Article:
California Lotto jackpot winners may be blessed by the luck of the draw, but to Uncle Sam, they're mere mortals liable for tax payments. This means that whether you're cashing in on a one-time lump sum or 26 annual installments, your tax dollars will have already been withheld -- such, as they say, is luck.
California lottery winners can breathe easy -- at least as far as state taxation is concerned. Their winnings are exempt from California state and personal income taxes. However, this isn't the end of the story. The California Lottery will have to withhold a certain percentage for the federal portion of a winner's tax liability.
Federal Withholding Tax
The California Lottery winner's handbook discusses how the federal taxes break down. American citizens and resident aliens pay 25 percent. That goes up to 30 percent for people who don't specify their citizenship. There could be additional taxes, depending on the winner's financial status. If, for example, you have outstanding debts, your creditors may impose judgment liens, offsets or tax levies against your winnings. These will be deducted from your payout and may continue into future years until the debt is paid.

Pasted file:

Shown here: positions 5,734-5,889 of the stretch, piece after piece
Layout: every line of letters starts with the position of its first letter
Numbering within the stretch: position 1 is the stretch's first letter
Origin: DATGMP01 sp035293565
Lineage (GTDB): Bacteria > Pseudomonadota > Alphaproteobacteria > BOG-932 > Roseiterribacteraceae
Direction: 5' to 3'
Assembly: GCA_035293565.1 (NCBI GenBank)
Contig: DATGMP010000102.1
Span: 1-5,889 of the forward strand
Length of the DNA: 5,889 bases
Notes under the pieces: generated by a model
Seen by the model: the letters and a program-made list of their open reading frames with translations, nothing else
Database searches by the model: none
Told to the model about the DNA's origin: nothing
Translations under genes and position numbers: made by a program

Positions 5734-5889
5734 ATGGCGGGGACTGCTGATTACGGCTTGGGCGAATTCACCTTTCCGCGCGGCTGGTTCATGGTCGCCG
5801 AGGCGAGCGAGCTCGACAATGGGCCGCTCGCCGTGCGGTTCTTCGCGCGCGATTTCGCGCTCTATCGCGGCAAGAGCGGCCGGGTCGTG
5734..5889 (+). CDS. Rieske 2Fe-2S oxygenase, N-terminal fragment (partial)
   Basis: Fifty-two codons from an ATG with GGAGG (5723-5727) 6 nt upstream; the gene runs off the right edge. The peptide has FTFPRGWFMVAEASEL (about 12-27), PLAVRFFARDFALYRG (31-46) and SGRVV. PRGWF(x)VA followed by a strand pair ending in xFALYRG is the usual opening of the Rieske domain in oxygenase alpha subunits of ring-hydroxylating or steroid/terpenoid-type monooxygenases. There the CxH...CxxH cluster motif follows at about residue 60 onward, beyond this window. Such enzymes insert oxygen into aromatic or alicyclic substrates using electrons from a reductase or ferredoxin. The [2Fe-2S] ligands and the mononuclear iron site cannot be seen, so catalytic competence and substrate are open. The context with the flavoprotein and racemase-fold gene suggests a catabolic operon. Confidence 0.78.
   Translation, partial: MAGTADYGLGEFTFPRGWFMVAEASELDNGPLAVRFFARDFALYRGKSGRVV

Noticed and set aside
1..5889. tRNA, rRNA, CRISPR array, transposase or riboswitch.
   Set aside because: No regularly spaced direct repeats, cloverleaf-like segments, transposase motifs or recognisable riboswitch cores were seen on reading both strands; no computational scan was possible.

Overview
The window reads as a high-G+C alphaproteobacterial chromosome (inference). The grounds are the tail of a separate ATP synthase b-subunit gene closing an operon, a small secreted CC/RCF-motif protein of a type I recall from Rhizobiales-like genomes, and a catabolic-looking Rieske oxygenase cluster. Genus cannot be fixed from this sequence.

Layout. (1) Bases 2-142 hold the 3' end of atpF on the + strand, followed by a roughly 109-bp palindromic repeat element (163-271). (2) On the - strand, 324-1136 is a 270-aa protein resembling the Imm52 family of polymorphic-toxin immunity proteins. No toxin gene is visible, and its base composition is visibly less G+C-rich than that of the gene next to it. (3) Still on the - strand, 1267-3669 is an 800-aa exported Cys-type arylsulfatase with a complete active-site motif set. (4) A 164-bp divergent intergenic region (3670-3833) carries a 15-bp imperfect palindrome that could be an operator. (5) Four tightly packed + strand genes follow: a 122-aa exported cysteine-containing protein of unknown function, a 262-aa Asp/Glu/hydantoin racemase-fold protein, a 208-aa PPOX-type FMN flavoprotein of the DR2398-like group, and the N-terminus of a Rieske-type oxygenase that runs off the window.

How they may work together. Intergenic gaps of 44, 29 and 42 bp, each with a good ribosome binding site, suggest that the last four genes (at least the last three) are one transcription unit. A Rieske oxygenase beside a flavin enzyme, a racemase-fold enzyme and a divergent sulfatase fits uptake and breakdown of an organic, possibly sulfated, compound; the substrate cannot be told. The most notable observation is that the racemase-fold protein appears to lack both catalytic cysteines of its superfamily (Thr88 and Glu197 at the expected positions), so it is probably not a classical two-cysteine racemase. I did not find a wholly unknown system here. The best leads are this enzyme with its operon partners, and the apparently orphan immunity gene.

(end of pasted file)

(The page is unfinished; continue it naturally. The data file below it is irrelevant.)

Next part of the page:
Group Tax Liability
If you pooled your cash with a group of fewer than 100 members for Scratchers annuity, SuperLotto Plus or Mega Millions, you can get your tax-withheld winnings as individuals. You will all have to choose the same payment option. The feds will take their cut before you get your payout. To get your piece of the pie, each member should fill out the Multiple Player Ownership Claim form.
For all other lotteries, your group has to pick someone who'll dish out the winnings to everyone else. That person should ensure each winner fills out a Tax Form 5754 from the IRS, which must be done to determine the taxes due from each portion. The California Lottery has to get the form by December 31 of the year of the payout. In return, you'll get a W2-G form to file with your next federal tax return.
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